Another thing wherein the state of things is altered for the worse from what was in the former times of the Reformation, is the prevailing of licentiousness in principles and opinions. There is not now that spirit of orthodoxy which there was then : There is very little appearance of zeal for the mysterious and spiritual doctrines of Christianty ; and they never were so ridiculed, and had in contempt, as they are in the present age ; and especially in England, the principal kingdom of the Reformation. In this kingdom, those princi. ples, on which the power of godliness depends, are in a great measure exploded ; and Arianism, and Socinianism, and Arminianism, and Deism, are the things which prevail, and carry almost all before them. And particularly history gives no account of any age wherein there was so great an apostacy of those who had been brought up under the light of the gospel, to infidelity ; never was there such a casting off of the Christian, and all revealed religion ; never any age wherein was, so much scoffing at, and ridiculing the gospelo f Christ, by those who have been brought up under gospel light, nor any thing like it, as there is at this day.
 Another thing wherein things are altered for the worse, is, that there is much less of the prevalency of the power of godliness, than there was at the beginning of the Reformation. There was a glorious outpouring of the Spirit of God that accompanied the first Reformation, not only to convert multitudes in so short a time from Popery to the true religion, but to turn many to God and true godliness. Religion gloriously flourished in one country and another, as most remarkably appeared in those times of terrible persecution, which have already been spoken of. But now there is an exceeding great decay of vital piety ; yea, it seems to be despised, called enthusiasm, whimsy, and fanaticism. Those who are truly religious, are commonly looked upon to be crack brained, and beside their right mind; and vice and profaneness dreadfully prevail, like a food which threatens to bear down all before it.......But I proceed now to show,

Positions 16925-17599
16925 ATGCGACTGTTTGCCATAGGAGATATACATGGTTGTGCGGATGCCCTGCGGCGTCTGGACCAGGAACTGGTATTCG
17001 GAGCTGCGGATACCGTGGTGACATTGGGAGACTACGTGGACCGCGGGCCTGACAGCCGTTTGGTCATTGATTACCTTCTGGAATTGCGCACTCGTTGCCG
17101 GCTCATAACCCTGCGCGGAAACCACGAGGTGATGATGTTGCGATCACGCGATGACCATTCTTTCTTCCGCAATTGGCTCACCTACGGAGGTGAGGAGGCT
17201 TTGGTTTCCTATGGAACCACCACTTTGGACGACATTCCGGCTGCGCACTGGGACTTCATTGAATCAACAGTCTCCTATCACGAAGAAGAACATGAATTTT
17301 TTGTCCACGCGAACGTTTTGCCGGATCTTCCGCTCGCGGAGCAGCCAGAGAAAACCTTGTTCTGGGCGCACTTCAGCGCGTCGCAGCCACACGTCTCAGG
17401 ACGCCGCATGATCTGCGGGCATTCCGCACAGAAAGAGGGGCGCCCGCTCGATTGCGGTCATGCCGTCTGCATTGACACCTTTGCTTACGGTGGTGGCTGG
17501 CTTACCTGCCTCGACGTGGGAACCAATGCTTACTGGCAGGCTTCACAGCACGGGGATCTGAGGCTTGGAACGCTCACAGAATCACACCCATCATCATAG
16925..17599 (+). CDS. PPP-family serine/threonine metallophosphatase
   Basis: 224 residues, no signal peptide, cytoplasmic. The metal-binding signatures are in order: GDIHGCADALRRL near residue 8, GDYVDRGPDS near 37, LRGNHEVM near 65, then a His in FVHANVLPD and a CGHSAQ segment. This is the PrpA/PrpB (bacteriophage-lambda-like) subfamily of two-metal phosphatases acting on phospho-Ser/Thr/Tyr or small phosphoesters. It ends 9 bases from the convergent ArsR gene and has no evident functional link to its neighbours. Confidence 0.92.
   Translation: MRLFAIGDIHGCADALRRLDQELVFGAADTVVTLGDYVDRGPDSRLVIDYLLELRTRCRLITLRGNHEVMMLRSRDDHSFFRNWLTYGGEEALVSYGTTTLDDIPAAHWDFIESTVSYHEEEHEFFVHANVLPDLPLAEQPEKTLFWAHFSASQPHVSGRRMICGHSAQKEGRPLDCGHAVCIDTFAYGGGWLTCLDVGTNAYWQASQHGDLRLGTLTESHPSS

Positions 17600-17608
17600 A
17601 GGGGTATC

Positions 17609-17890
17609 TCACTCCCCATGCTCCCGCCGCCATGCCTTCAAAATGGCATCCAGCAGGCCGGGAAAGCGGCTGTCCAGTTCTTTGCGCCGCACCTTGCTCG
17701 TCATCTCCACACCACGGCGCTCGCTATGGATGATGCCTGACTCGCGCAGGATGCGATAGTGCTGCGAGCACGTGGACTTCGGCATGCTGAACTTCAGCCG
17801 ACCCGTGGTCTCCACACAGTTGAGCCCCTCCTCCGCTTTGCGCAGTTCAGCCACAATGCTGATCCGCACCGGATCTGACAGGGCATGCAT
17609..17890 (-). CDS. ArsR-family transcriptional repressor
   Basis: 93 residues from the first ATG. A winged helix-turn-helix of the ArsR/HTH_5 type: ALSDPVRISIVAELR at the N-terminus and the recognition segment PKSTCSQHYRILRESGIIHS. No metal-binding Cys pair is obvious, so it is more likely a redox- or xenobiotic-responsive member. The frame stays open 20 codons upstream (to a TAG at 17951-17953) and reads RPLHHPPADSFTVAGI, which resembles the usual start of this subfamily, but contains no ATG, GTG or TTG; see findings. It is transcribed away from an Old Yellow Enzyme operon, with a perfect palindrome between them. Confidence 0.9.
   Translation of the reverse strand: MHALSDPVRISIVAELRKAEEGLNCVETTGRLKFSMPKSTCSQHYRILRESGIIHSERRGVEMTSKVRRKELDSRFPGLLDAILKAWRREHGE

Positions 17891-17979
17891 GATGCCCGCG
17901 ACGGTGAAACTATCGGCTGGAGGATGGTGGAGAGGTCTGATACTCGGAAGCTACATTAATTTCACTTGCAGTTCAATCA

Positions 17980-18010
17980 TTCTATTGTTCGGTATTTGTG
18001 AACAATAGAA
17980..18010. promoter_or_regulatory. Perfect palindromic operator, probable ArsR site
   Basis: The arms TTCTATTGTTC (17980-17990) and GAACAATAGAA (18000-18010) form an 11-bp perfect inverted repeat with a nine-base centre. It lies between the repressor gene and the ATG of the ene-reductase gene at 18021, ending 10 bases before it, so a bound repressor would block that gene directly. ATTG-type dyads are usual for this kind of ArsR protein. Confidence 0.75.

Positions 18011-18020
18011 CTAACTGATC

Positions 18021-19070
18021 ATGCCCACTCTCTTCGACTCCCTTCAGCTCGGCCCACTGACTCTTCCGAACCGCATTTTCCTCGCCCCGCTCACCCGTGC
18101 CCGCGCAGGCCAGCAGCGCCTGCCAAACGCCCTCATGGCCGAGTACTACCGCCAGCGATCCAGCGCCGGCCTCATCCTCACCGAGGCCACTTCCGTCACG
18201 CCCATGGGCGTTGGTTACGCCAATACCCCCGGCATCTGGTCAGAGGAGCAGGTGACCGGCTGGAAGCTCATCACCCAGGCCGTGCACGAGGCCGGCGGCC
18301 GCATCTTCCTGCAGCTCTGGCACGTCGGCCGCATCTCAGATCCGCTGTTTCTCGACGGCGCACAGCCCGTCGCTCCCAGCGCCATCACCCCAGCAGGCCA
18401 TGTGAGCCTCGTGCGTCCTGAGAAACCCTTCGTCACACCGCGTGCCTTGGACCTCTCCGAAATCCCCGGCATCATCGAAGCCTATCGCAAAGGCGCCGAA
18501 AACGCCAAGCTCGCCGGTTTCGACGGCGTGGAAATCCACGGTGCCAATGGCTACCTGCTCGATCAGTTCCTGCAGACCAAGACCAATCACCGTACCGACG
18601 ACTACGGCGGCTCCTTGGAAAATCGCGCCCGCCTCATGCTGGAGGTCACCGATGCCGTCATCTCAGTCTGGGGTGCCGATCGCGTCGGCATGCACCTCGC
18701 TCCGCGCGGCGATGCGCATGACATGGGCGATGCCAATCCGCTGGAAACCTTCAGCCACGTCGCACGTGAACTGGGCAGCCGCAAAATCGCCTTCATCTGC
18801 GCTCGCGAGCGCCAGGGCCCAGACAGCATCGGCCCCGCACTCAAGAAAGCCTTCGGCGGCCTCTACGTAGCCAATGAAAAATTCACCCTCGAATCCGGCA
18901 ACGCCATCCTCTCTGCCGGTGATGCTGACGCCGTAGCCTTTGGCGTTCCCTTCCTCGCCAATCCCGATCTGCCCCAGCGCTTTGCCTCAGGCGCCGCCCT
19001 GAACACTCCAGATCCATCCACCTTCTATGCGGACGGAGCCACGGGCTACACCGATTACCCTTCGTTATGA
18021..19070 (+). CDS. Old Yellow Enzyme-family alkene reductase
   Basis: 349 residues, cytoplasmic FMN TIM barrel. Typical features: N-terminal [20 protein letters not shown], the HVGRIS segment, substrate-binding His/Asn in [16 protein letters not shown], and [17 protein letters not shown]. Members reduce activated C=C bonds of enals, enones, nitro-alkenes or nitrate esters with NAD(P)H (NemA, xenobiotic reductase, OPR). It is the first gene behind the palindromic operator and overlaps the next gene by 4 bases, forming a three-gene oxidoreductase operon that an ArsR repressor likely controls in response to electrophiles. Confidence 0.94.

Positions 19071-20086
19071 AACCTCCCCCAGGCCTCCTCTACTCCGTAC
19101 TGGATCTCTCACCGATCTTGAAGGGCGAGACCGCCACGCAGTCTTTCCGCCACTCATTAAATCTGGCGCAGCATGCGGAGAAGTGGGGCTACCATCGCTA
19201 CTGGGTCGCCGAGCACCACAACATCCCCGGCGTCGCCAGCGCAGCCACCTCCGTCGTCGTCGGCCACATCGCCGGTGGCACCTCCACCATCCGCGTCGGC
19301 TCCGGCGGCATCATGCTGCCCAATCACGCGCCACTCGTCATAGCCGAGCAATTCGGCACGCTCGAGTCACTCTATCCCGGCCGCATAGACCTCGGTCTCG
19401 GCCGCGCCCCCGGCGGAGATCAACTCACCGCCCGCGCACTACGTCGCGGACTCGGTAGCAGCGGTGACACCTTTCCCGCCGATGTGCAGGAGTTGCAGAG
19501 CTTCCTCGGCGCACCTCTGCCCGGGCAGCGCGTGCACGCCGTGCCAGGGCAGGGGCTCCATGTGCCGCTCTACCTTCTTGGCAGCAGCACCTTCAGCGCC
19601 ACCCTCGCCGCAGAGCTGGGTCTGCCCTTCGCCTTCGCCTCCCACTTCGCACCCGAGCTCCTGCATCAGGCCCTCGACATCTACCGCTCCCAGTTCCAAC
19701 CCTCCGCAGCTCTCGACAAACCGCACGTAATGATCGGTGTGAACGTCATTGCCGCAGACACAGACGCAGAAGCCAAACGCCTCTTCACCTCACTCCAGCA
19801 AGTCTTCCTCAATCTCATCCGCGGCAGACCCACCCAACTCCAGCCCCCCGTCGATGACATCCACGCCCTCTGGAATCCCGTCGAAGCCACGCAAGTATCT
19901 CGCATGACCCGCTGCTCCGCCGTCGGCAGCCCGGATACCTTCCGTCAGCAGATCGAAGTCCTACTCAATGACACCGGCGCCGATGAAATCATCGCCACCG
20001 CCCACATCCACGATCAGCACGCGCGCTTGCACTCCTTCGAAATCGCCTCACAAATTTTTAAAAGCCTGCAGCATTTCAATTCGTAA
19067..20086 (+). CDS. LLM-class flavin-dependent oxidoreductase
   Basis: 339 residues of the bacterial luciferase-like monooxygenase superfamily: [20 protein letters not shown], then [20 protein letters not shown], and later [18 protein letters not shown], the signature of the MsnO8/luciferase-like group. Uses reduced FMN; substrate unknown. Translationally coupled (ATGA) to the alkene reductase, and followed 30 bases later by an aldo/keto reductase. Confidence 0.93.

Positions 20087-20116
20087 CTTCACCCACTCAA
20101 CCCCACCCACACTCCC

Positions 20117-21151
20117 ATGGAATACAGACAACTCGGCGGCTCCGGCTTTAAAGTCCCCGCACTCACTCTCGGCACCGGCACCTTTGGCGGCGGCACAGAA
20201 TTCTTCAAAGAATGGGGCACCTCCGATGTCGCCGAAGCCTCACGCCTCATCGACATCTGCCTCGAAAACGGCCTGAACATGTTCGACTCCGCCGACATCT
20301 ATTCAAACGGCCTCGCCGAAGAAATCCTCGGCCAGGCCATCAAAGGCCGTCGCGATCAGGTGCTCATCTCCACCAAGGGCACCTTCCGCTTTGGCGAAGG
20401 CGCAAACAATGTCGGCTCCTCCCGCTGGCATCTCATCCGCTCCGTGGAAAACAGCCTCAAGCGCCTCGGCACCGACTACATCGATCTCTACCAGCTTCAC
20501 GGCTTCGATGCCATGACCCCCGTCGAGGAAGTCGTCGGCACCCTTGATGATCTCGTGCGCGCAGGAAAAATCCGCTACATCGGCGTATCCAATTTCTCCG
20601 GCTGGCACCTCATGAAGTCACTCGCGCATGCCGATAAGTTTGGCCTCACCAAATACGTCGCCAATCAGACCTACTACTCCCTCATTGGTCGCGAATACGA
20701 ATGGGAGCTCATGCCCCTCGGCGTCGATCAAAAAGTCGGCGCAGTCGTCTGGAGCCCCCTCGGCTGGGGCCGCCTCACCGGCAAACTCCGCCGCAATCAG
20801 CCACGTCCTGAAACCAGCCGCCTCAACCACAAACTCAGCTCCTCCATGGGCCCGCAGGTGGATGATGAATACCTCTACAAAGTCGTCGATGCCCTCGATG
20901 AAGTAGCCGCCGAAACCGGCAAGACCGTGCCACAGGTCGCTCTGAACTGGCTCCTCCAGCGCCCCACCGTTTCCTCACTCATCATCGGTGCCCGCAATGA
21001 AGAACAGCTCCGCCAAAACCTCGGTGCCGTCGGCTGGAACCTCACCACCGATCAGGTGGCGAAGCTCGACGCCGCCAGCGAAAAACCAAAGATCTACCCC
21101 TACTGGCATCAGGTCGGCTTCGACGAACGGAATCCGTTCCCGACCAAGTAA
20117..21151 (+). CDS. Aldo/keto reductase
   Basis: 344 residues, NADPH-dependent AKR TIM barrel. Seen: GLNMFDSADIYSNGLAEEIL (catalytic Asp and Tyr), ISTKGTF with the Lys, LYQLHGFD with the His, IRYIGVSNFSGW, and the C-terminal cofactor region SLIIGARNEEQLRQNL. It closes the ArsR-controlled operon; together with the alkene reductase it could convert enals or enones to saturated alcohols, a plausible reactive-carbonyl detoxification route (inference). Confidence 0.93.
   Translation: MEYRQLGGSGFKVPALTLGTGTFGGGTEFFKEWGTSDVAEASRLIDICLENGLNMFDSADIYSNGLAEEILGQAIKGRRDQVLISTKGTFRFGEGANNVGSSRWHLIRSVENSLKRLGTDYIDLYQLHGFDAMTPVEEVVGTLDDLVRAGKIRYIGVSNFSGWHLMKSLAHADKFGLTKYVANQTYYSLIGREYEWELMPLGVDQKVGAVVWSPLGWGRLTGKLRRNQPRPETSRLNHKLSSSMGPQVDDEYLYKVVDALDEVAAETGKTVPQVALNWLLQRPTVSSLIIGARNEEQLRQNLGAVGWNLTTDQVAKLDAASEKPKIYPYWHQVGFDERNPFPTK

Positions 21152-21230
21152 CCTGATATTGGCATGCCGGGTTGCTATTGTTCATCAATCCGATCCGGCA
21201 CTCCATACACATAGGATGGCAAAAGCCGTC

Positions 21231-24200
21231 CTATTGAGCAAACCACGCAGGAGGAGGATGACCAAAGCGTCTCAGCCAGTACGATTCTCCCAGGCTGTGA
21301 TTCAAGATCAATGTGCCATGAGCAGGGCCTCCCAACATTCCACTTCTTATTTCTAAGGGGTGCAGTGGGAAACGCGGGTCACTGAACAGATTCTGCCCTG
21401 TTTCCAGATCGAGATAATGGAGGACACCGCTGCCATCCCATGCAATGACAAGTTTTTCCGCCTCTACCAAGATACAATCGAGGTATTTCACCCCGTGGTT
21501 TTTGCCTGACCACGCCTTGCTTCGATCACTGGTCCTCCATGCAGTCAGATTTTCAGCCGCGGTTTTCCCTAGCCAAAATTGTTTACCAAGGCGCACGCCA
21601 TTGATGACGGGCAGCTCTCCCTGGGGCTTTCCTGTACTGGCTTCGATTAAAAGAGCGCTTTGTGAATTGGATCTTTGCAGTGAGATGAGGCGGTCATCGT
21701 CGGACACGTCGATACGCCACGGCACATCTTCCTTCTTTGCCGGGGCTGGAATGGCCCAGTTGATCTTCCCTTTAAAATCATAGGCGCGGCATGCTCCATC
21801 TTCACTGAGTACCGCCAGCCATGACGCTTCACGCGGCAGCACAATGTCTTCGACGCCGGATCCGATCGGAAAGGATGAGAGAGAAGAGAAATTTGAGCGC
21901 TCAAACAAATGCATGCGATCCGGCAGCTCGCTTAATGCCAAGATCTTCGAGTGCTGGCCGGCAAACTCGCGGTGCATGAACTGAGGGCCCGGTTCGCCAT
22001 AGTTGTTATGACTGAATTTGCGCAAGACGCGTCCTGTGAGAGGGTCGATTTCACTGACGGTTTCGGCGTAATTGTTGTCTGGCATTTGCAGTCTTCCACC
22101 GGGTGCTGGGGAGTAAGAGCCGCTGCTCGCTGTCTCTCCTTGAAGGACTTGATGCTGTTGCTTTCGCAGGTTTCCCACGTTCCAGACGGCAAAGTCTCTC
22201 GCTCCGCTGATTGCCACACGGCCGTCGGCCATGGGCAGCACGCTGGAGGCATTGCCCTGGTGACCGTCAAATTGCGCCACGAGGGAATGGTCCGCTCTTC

(2) In what respect things are altered for the better from what they were in the first Reformation.
 The power and influence of the Pope is much diminished. Although, since the former times of the Reformation, he has gained ground in extent of dominion ; yet he has lost in degree of influence. The vial which, in the beginning of the Reformation was poured out on the throne of the beast, to the great diminishing of his power and authority in the world, has continued running ever since. The Pope, soon after the Reformation, became less regarded by the princes of Europe than he had been before ; and so he has been since; less and less. Many of the Popish princes themselves seem now to regard him very little more than they think will serve their own designs ; of which there have been several remarkable proofs and instances of late.
 There is far less persecution now than there was in the first times of the Reformation. You have heard already how dreadfully persecution raged in the former times of the Reformation ; and there is something of it still. Some parts of the Protestant church are at this day under persecution, and so probably will be till the day of the church's suffering and travail is at an end, which will not be till the fall of Antichrist. But it is now in no measure as it was heretofore. There does not seem to be the same spirit of persecution prevailing ; it is become more out of fashion even among the Popish princes. The wickedness of the enemies of Christ, and the